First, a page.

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Journal Archive

Platinum Metals Rev., 2012, 56, (4), 271


The Discoverers of the Isotopes of the Platinum Group of Elements: An Update

New discoveries in 2011 increase total number of known isotopes


Since the previous update on new isotopes of the platinum group of elements (1), further isotopes have been discovered and reported by Kurcewicz et al. (2) in 2011. These are: 202Os, 203Os, 204Ir, 205Ir and 206Pt to 209Pt. The discovery of the isotope 201Os was also claimed but this was previously identified by Kurtukian-Nieto (3) in 2007. All of these isotopes are particle stable (resistant to proton and neutron decay) and are likely to be β emitters. These discoveries bring the total number of known isotopes for the platinum group of elements as shown in Table I.

Table I

Total Number of Isotopes and Mass Ranges Known for Each Platinum Group Element to 2012

ElementNumber of known isotopesKnown mass number ranges
Ruthenium 38 87–124
Rhodium 38 89–126
Palladium 38 91–128
Osmium 43 161–203
Iridium 42 164–205
Platinum 44 166–209



  1.  J. W. Arblaster, Platinum Metals Rev., 2011, 55, (4), 251 LINK
  2.  J. Kurcewicz, F. Farinon, H. Geissel, S. Pietri, C. Nociforo, A. Prochazka, H. Weick, J. S. Winfield, A. Estradé, P. R. P. Allegro, A. Bail, G. Bélier, J. Benlliure, G. Benzoni, M. Bunce, M. Bowry, R. Caballero-Folch, I. Dillmann, A. Evdokimov, J. Gerl, A. Gottardo, E. Gregor, R. Janik, A. Kelić-Heil, R. Knöbel, T. Kubo, Yu. A. Litvinov, E. Merchan, I. Mukha, F. Naqvi, M. Pfützner, M. Pomorski, Zs. Podolyák, P. H. Regan, B. Riese, M. V. Ricciardi, C. Scheidenberger, B. Sitar, P. Spiller, J. Stadlmann, P. Strmen, B. Sun, I. Szarka, J. Taïeb, S. Terashima, J. J. Valiente-Dobón, M. Winkler and Ph. Woods, eprint arXiv:1112.0521v1 [nucl-ex], 2nd December, 2011 LINK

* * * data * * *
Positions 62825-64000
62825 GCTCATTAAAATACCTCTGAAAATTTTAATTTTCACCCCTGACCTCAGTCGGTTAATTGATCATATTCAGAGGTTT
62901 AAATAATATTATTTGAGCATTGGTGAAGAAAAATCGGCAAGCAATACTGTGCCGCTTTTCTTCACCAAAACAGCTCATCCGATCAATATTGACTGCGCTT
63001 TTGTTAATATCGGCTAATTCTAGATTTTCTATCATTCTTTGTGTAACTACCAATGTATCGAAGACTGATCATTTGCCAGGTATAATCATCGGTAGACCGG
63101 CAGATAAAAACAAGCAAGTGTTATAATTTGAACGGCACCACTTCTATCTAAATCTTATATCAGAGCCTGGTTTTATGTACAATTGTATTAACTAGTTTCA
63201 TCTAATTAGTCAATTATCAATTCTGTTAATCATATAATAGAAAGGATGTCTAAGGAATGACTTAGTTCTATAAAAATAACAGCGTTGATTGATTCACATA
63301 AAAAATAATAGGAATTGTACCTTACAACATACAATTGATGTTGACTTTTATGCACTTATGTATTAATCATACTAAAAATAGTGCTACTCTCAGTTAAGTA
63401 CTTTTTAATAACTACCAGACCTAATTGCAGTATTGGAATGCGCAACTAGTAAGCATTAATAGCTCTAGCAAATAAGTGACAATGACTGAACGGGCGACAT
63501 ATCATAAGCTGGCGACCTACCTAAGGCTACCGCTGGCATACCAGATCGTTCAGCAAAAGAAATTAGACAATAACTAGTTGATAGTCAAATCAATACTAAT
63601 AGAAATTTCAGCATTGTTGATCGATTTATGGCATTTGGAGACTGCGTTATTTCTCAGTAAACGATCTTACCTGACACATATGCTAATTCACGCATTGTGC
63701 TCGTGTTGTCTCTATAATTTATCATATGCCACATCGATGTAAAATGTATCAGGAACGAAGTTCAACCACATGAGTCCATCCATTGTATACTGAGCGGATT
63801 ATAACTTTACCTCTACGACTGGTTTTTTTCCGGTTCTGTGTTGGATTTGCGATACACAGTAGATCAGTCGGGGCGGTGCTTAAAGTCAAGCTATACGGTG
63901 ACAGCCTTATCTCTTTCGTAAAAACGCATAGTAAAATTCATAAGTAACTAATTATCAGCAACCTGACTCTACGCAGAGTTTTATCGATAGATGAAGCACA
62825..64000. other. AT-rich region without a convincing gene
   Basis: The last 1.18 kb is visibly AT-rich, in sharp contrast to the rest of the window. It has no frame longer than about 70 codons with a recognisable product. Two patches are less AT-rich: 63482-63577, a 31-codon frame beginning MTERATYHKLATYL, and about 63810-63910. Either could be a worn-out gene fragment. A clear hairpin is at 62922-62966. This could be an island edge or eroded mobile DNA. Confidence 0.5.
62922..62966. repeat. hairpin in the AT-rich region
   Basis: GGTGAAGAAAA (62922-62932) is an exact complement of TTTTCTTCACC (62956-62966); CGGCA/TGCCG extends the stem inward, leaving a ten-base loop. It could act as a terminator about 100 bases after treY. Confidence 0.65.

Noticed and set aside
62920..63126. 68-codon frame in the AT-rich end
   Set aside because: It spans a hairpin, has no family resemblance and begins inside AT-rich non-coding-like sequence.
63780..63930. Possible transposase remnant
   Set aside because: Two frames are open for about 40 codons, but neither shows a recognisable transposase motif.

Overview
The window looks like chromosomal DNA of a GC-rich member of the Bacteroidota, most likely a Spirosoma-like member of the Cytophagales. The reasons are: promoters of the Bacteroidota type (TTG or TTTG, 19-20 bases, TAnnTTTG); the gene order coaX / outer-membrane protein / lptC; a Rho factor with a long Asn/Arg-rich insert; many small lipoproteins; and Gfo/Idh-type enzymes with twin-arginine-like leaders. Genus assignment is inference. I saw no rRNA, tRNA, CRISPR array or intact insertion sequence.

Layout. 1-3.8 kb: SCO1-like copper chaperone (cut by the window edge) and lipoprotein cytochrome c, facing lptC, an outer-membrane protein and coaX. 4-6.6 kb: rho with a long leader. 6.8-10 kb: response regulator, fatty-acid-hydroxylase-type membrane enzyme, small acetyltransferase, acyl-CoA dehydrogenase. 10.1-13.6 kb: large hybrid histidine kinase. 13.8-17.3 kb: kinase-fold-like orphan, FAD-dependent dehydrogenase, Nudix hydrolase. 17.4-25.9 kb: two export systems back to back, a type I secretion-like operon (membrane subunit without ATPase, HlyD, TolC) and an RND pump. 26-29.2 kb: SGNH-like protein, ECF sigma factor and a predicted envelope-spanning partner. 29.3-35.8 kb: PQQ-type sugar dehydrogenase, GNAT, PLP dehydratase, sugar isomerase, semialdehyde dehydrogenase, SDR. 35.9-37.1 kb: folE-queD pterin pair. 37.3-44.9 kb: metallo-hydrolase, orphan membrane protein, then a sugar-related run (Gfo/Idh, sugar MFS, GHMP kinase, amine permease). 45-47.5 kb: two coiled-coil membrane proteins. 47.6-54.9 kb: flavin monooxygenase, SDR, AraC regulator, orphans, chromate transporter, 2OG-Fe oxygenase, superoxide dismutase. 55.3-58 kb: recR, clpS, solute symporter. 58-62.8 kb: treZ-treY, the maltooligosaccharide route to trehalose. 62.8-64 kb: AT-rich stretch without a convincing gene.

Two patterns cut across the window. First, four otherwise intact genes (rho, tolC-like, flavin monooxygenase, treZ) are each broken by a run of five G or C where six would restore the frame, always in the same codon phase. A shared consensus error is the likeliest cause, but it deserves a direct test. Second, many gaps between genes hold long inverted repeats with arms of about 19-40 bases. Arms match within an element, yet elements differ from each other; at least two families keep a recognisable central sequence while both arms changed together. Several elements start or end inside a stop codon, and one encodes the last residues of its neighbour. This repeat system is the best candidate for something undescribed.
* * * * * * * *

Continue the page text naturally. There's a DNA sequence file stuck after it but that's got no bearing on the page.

3.  T. Kurtukian-Nieto, ‘Production and β Decay Half-Lives of Heavy Neutron-Rich Nuclei Approaching the Stellar Nucleosynthesis R-Process Path Around A = 195’, PhD Thesis, University of Santiago De Compostela, Santiago De Compostela, Spain, 2007 LINK

The Author

John W. Arblaster is interested in the history of science and the evaluation of the thermodynamic and crystallographic properties of the elements. Now retired, he previously worked as a metallurgical chemist in a number of commercial laboratories and was involved in the analysis of a wide range of ferrous and non-ferrous alloys.

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